Funny ha ha or funny peculiar?

I was just reading my son a bedtime story, and tonight it was the turn of Mr Funny. The Mr Men books seem very quaint and old fashioned these days (and quite hard work to read!), but I was struck by how Mr Funny stopped the sick animals in the zoo feeling sorry for themselves by making them laugh. It’s obvious, but it’s hard to feel depressed while you’re laughing – in the moment, at least.

Laughter therapy has become increasingly legitimised (or at least there is a large number of companies that provide such services) and the Observer featured an article on the subject a few years ago. I have to say I find the idea of getting together in order to laugh a bit forced and uninviting, but the principle is sound. I remember about 10 years ago, the Comedy Store had a series of posters on the Tube which outlined some health benefits of laughing. These included boosting the immune system, supressing the pain response, and burning calories (although you’d have to have a laugh somewhere in the Brian Blessed stakes to use it as a weight loss plan).

I don’t think it would hurt, though, to list things that make me smile or laugh, and make a conscious effort to do/watch/listen to them regularly. The last time I laughed like a drain I was pregnant, lying in the bath, listening to Radio 4′s Bleak Expectations. I was laughing so hard the baby started doing somersaults.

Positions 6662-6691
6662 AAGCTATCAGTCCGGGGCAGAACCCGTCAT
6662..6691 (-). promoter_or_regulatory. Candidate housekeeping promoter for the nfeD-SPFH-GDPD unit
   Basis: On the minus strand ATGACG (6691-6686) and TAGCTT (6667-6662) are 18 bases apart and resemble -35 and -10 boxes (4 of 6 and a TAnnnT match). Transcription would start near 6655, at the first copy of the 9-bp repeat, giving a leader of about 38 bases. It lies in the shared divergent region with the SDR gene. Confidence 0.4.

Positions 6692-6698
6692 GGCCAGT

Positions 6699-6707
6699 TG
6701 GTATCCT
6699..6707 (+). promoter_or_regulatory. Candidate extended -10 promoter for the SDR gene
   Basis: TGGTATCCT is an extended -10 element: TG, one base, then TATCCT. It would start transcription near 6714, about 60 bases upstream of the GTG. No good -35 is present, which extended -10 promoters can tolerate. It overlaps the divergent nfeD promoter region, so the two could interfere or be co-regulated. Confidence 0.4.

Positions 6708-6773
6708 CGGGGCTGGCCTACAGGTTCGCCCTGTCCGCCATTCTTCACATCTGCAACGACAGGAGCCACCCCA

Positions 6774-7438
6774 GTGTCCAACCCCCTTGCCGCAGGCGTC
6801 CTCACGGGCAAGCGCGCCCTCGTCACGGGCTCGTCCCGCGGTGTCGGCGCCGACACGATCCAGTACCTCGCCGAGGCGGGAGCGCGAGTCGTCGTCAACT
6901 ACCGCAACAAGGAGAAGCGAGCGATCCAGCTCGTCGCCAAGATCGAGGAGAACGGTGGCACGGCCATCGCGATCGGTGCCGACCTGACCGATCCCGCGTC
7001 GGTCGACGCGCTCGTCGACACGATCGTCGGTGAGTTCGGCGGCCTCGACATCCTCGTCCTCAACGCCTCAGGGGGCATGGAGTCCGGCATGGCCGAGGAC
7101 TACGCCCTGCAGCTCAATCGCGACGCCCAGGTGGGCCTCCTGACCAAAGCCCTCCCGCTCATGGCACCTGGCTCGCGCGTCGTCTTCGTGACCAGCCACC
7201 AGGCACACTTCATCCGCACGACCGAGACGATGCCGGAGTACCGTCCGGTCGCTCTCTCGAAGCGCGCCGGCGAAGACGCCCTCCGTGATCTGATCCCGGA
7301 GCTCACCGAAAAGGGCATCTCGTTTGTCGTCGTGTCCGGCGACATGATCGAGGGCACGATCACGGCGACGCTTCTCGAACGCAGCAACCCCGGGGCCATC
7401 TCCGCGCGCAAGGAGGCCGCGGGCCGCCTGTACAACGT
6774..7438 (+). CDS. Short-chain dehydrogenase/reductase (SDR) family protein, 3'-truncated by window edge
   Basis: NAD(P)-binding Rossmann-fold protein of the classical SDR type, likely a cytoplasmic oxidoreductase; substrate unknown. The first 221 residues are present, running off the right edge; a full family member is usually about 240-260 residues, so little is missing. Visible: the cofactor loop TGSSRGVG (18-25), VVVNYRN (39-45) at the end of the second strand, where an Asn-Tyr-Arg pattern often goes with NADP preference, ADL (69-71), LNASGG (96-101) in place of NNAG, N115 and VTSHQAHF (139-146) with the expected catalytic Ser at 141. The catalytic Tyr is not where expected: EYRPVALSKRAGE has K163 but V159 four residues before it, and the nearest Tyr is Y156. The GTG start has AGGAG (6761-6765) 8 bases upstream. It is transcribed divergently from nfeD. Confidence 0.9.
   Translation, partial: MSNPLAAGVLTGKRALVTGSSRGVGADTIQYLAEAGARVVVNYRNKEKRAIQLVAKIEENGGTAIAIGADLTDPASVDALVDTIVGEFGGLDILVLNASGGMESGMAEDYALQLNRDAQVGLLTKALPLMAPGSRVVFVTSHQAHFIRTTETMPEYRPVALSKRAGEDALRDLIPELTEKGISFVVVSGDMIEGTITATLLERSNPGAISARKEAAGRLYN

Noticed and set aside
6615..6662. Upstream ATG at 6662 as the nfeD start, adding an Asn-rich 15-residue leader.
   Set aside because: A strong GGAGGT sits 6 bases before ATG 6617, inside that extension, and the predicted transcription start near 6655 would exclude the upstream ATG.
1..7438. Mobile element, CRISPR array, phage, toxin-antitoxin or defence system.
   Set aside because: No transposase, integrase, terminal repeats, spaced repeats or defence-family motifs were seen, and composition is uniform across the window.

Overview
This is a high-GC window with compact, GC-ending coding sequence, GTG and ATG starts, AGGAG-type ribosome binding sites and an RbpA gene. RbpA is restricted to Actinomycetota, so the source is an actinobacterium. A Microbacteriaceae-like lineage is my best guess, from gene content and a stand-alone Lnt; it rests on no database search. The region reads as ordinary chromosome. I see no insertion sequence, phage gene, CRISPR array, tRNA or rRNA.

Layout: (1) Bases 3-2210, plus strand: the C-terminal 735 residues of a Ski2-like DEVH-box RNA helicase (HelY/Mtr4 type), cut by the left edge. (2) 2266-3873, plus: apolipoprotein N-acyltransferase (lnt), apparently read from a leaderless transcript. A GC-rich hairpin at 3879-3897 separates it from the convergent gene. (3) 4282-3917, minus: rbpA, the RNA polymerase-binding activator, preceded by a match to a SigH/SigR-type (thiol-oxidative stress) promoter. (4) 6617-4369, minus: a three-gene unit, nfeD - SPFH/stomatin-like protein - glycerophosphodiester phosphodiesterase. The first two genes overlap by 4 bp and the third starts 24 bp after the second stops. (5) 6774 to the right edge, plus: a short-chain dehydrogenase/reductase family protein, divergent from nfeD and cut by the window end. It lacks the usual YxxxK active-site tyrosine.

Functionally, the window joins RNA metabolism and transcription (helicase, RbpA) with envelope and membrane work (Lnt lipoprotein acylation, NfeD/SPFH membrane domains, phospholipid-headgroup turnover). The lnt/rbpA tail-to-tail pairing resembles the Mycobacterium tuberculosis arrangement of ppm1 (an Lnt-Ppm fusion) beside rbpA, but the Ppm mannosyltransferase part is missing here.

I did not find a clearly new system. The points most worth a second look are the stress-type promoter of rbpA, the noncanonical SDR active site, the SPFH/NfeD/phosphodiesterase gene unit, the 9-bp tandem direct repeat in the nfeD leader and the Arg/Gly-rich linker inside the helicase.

Of course, when you’re in the depths of a funk, even the idea of laughter is anathema, but if you’re just feeling a bit flat or stuck it can probably only help. I’m going to try and see if formalising it (“I am going to sit down and laugh and it will make me feel better”) has the same effect, or if an essential ingredient is spontaneity and surprise.

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2 thoughts on “Funny ha ha or funny peculiar?

  1. I’d be interested to hear how you get on with the formality, the act of consciously sitting down to engage with laughter or fun etc. There’s something about spontaneity that makes me feel something is more authentic. My inner critic loves this kind of argument to stop me having fun. Like, I love the tv series Black Adder. I watched them obsessively as a teenager, taped them off the telly and could recite chunks of dialogue with my friends. I even have two of the series on DVD. But I never sit down and watch them. But, if I happen to chance across one on a YouTube session, I’ll watch and watch and search for more. So, I wonder what it would be like if I were to consciously sit down and watch a Black Added episode, to say, okay, I’m going to sit down and have some fun.
    Thanks for this, interesting.

    • Hi Laura, well the fact that I’ve not managed to listen to my downloaded comedy speaks volumes – I think I’m afraid I’ll be disappointed and won’t find it as funny if I am expecting it to make me laugh. I suspect the element of spontaneity has to be there. So maybe it’s about exposing yourself to more opportunities to hear comedy spontaneously rather than sitting down to laugh, IYSWIM?

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